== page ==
On any given weekend -- and he races more than 20 times a year -- Tavares can be found in machinery as diverse as a tiny Peugeot 104 (in the Monte Carlo historic rally), a thunderous 1969 Lola T70 and even testing a Ligier LMP3 at Spa-Francorchamps. ("You quickly discover that the limit is the driver, not the car," he notes dryly.)
Tavares caught the racing bug as a teenager flipping through car magazines. He volunteered to be a flag steward at the newly built Estoril track near Lisbon. "That was the moment that I caught this disease," he says.
"I soon understood that racing was expensive, and therefore I had two choices: I could become a professional racing driver, or I could earn enough money to pay for my racing," Tavares says. "I discovered I was not talented enough, so I chose to be an engineer."
After graduating from the prestigious Ecole Centrale Paris in France, Tavares started at Renault in 1981 as a test engineer. He caught the eye of Renault CEO Louis Schweitzer, who in 1998 gave him responsibility to develop a key model, the Megane 2. In 2009, Carlos Ghosn, who held dual CEO roles at Renault and Nissan, chose him to lead the Japanese automaker's North American operations. He moved to Nashville, where, he says, he "couldn't miss" NASCAR racing.
But Tavares fell out with Ghosn, just a few years his senior, after a 2013 interview in which he expressed his desire to run a major automaker, and he left Renault.
He was tapped to lead PSA in 2014, as the company was facing a serious financial crisis that was eased after the French government and the Chinese conglomerate Dongfeng each took 14 percent stakes. Imposing a relentless focus on cost cutting and performance, Tavares has led PSA to impressively high automotive operating margins (6 percent in 2016) for a company that is concentrated in the fiercely competitive European auto market.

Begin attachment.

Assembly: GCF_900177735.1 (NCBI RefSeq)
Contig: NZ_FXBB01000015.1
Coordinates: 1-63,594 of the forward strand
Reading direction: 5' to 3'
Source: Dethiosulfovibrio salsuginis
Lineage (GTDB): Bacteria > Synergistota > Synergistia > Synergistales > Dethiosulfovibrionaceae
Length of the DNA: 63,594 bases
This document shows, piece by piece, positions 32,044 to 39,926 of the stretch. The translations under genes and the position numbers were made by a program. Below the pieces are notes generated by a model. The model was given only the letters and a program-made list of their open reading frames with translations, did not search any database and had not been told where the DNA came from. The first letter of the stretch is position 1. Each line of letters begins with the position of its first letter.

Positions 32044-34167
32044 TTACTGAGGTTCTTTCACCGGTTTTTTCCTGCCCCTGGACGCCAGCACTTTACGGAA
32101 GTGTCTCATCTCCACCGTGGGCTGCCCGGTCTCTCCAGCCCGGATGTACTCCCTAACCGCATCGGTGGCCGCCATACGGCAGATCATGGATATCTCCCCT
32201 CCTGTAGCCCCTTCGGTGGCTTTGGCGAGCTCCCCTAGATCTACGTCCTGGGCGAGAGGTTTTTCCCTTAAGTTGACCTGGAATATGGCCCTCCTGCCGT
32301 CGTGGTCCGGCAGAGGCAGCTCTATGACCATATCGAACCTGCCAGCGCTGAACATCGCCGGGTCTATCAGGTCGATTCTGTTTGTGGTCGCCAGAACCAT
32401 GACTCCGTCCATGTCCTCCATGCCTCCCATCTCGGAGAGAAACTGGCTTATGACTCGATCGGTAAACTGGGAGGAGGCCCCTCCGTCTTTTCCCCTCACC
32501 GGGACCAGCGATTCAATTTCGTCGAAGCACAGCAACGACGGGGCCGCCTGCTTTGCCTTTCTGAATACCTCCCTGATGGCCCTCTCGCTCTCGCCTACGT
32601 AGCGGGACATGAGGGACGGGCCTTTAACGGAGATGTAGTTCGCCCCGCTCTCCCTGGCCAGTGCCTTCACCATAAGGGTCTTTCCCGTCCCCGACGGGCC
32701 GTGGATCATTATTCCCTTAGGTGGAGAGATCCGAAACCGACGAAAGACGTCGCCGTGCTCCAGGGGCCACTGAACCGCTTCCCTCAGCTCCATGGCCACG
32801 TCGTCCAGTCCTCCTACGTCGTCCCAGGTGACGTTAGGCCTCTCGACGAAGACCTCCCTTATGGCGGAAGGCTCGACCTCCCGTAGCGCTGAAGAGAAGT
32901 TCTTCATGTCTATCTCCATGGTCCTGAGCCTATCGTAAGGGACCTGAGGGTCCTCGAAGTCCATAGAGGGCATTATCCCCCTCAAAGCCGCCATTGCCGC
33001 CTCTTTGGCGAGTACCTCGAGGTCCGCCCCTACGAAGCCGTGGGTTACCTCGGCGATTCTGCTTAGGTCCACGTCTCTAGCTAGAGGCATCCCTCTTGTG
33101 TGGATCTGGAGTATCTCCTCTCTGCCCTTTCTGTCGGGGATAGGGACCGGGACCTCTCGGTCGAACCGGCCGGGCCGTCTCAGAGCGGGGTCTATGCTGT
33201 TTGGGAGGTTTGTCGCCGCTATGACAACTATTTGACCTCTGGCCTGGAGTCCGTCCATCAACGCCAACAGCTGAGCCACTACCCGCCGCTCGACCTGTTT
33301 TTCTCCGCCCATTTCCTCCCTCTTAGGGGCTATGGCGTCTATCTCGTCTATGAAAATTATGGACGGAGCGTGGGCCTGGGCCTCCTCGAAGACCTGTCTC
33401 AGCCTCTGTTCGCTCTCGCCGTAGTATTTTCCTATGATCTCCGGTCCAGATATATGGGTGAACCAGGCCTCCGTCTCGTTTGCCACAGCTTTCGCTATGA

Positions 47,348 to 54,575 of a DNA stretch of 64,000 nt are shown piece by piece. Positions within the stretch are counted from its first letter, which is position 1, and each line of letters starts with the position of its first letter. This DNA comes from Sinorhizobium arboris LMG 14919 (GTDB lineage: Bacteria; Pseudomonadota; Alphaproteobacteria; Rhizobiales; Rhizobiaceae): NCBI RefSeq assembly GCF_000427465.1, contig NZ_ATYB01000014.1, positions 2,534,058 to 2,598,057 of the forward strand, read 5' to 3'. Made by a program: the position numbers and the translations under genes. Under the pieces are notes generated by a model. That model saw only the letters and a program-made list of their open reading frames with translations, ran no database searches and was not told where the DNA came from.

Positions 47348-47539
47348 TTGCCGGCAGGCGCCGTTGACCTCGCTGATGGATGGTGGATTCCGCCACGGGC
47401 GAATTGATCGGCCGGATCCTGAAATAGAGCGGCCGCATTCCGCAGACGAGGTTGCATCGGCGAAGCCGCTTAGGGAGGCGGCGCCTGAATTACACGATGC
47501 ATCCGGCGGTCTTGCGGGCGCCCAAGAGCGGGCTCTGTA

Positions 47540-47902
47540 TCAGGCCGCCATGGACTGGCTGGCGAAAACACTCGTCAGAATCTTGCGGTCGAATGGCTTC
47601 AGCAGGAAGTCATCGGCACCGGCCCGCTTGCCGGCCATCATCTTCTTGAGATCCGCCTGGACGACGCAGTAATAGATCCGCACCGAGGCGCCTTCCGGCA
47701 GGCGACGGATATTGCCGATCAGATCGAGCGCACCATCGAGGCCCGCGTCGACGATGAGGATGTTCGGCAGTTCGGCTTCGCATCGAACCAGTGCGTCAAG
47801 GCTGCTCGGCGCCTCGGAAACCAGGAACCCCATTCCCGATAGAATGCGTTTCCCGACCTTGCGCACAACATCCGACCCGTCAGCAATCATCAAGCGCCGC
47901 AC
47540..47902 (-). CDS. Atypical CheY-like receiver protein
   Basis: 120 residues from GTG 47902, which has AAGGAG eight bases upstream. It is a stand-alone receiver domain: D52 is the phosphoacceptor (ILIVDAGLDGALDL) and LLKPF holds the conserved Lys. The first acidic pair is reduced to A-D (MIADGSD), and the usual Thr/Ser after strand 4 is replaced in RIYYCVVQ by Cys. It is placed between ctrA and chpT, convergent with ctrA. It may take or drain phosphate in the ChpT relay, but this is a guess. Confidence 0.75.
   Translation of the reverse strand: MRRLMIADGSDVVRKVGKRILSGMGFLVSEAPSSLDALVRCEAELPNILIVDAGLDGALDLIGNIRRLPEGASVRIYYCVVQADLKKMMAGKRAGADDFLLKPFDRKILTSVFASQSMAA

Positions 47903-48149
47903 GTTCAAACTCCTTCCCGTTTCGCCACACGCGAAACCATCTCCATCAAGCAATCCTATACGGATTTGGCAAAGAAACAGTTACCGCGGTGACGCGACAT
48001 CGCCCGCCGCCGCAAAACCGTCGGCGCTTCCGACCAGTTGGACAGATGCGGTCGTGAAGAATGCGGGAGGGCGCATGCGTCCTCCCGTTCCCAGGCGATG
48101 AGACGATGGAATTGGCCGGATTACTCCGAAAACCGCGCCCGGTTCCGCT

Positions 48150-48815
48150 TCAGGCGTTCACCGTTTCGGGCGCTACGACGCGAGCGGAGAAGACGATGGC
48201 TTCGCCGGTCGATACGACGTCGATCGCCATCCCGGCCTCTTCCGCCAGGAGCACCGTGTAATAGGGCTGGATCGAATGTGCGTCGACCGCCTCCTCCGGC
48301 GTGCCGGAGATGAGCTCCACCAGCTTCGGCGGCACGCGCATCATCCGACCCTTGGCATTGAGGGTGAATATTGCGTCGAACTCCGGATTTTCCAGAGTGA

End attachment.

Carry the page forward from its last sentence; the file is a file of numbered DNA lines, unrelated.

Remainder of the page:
As he's developed as a manager, Tavares says, he has incorporated some key lessons from the track.
"Despite the fact that there is only one driver, racing is a team performance, and that's the same thing in the company," he says. "Being the boss means that you need everybody to support you to get the job done.
"The second one is self-control. In racing, you can lose your temper, and that won't lead to a good performance. In the company, it's the same: The more critical the situation is, the more calm you need to be," he notes. "It doesn't help to add frustration and emotion to the emotions that already exist.
"And, of course, rigor," he concludes. "In big companies, operational excellence is key, and if you don't execute your plans properly, you are out of the race, as much as in the automotive business as in racing."
Though he is involved in testing prototypes, Tavares says he does his best to take a hands-off approach to product development at PSA.
"I try -- and this is not always possible because I am so passionate about it -- not to be directive because we are not making cars for myself; we are making cars for consumers," he says. "My job as CEO is not to give engineers direction. My job is to ensure that each person can unleash his full potential inside the company, in an organization that supports that.
"Of course," he adds, "if we are testing prototypes, and I see something that is beyond the limits, I'll tell them, "Guys, this car will not go into production with this kind of problem, so fix it.'"
Though Tavares is as proficient as any top executive in business argot, he believes his decades spent at the racetrack and wrenching on his own cars let him talk to his employees from a position of a fellow enthusiast.
"It gives me the ability to have a good dialogue with many people in the company," he says. "If people realize they can connect with their CEO about cars, they can say, "At the helm of this company is a guy who likes cars, who understands what we are doing.'"